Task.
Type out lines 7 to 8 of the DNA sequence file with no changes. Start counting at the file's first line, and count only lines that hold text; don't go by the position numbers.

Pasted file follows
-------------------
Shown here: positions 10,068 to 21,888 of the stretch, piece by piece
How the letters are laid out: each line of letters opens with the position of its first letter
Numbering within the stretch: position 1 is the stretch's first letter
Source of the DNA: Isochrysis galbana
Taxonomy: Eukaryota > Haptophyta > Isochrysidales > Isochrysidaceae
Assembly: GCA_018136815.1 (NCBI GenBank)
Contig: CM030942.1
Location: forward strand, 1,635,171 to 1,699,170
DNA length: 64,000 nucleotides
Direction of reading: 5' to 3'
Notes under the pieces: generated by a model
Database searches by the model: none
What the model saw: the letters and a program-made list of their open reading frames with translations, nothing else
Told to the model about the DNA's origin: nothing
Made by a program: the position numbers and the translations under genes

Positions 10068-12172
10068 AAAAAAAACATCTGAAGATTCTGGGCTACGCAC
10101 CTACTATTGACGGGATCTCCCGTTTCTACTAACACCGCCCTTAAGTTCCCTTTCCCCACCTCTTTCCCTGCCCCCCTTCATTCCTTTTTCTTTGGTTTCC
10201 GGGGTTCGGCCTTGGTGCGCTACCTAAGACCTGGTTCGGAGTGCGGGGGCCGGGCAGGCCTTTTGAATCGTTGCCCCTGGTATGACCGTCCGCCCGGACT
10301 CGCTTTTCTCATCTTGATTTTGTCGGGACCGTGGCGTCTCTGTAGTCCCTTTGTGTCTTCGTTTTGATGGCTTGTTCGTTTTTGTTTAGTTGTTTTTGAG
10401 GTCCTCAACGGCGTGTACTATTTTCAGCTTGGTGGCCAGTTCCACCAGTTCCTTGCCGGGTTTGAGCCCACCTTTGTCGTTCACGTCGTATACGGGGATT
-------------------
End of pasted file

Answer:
Contig: CM030942.1
Location: forward strand, 1,635,171 to 1,699,170